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Shortly after 8 a.m. Wednesday morning, one of MIT's five e-mail servers stopped functioning, disrupting service to approximately 4,000 faculty, students, and staff. Some e-mail accounts were still unavailable as of press time.
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Over 4,000 community members lost e-mail access early Wednesday morning in an outage that still affects some users.

One of MIT's five e-mail servers, po14, crashed sometime before 8 a.m. on Wednesday, March 7, said Jeffrey I. Schiller '79, MIT Network Manager for Information Services and Technology.

Schiller said the problem arose when po14 experienced a kernel panic (similar to Windows's blue screen of death), triggering an automatic restart of the mail server. Upon restart, the server detected file system corruption that required manual repair by IS&T technicians.

By Thursday afternoon, over 3,000 of the 4,000 users had e-mail restored, though there was a large backlog of incoming messages.

As of Thursday evening, roughly 500 users on po14 were still without e-mail; Schiller estimated the service would be restored for everyone by 9:30 a.m. Friday.

Because of MIT's redundancy and backups, Schiller said he was "not too worried about data loss."

On Wednesday, he estimated a maximum of 10 messages across the whole system would be corrupted, a number he revised to three on Thursday. Those three messages had likely been saved in regular backups, he said.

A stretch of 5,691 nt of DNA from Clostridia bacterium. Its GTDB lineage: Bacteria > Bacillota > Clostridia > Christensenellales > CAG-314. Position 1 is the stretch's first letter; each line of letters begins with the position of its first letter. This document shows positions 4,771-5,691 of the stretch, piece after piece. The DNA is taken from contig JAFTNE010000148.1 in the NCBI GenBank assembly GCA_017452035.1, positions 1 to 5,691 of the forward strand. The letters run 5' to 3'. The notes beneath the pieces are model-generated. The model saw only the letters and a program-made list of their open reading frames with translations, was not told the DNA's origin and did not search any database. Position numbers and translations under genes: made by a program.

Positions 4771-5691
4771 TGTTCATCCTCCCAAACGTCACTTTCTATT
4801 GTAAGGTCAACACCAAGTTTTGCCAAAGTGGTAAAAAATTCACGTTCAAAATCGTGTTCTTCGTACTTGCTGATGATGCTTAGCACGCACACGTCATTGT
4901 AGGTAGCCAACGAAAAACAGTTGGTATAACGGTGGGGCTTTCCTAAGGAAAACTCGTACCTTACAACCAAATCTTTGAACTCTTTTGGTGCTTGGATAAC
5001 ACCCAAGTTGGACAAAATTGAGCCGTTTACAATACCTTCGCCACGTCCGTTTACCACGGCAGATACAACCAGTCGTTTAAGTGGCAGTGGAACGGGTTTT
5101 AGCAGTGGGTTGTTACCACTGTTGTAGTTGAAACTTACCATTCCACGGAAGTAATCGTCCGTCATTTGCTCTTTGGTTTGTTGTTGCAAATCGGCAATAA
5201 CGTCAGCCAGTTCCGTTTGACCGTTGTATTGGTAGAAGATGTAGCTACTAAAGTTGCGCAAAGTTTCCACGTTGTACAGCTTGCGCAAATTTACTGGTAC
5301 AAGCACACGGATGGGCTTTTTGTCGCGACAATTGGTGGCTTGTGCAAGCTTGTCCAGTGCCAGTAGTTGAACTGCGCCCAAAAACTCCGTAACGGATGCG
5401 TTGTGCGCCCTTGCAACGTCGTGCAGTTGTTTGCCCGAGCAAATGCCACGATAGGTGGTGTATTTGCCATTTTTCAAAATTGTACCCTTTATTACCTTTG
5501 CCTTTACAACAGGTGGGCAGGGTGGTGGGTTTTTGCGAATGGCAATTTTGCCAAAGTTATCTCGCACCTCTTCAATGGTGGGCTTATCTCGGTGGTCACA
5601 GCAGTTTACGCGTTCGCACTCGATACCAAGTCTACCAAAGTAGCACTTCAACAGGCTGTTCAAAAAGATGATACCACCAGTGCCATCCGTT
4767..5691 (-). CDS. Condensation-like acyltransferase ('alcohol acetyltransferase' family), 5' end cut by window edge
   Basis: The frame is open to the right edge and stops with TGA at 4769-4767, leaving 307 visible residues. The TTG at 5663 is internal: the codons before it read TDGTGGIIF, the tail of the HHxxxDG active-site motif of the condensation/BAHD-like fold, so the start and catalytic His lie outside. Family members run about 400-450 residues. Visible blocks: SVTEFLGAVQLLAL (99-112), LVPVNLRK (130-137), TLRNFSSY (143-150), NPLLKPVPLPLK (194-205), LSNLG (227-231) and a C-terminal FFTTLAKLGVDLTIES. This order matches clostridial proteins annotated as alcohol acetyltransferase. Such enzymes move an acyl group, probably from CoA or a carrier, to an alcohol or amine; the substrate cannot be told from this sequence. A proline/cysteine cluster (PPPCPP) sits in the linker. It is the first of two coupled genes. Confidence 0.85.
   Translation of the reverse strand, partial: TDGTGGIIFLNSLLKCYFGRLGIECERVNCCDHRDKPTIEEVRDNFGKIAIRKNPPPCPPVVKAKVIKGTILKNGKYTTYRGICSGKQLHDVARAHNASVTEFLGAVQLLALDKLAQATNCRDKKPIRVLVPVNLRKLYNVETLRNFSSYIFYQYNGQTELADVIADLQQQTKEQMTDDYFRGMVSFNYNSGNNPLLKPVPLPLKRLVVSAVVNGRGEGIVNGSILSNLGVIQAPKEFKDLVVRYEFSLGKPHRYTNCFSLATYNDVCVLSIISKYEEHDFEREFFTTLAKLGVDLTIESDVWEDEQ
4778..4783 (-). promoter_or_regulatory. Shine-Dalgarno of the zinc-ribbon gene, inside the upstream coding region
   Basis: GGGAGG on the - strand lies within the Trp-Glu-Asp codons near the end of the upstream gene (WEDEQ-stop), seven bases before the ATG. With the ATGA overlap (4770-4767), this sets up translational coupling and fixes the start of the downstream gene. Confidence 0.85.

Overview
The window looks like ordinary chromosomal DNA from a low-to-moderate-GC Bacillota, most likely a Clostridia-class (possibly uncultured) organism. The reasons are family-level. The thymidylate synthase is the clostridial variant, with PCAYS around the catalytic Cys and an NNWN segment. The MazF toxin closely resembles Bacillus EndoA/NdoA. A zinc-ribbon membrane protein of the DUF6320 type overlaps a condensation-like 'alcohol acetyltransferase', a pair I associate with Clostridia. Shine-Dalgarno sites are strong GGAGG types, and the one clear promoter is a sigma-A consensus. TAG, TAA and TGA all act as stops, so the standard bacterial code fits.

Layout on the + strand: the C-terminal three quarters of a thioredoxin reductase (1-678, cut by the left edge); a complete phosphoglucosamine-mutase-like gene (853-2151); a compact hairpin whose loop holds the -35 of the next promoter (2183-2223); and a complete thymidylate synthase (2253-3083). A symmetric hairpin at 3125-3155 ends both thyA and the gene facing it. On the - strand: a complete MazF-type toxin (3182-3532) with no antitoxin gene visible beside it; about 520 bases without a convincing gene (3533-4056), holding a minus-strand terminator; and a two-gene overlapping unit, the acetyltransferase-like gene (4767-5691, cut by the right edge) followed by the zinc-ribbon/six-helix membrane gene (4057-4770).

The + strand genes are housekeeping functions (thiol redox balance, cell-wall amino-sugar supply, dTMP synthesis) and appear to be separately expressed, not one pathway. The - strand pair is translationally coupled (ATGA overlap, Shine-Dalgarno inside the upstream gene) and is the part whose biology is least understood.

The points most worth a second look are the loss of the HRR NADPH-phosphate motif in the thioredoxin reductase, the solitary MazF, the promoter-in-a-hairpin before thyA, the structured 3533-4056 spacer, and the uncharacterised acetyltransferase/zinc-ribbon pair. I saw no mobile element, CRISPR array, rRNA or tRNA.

Users on po14 who forward their e-mail to external servers, such as Gmail, were unaffected by the outage.

While the root cause of the outage is unclear, IS&T's 3DOWN Service Status page characterized the outage as extremely rare. According to Schiller, IS&T simply "didn't [fore]see this happening."

IS&T has localized the error to the file system on po14. MIT maintains a RAID file system on e-mail servers, so that mail messages are preserved across multiple hard drives to prevent failure. Unfortunately, something caused a small amount of data corruption on the RAID system and eventually triggered the kernel panic that caused po14 to restart, said Schiller.

On reboot, po14 ran the application 'fsck,' which is designed to check and repair corrupted files. While operating, fsck reads a small amount of data from every single file on a system. Fsck ran for nearly 24 hours, trying to repair the nearly 27 million files on po14, said Schiller. "It [was] mind-numbing," he said.

MIT experienced a similar e-mail outage in the first week of May 2003. During that incident, a bug in the operating system of the mail server po11 caused file corruption and triggered a file consistency check.

"In that outage, fsck took four hours to run," said Schiller, a fact he attributed to a smaller quota size of 100 megabytes. The current mail quota is 1 gigabyte.

Because fsck was taking too long, IS&T halted the program Thursday morning and switched to "plan B," copying the files from po14 to a duplicate file system. According to Schiller, po14 mail files are split into four partitions, each with roughly 1,000 users. Three of the partitions were intact, allowing roughly 3,000 users to regain e-mail; one of the partitions was corrupt, requiring manual repairs.

In an e-mail, Jerrold M. Grochow '68, vice president for IS&T described the outage as "an unacceptable length of time for e-mail to be unavailable to 20 percent of our community." Grochow also outlined a project to provide "completely redundant" mail service that began in early 2006 with the goal of completion in Summer 2007.

Schiller said plans to upgrade e-mail would be finalized in the next week, but considered complete redundancy extremely difficult to attain. One option under consideration is to break apart MIT's five large mail servers into 40 or more servers, so that an outage would impact fewer users and could be repaired more quickly.

Outside services such as Google have offered to run MIT's e-mail, but Schiller is wary of the security and privacy of such services. "Whose mail is it anyway?" he asked.

Michael McGraw-Herdeg contributed to the reporting of this article.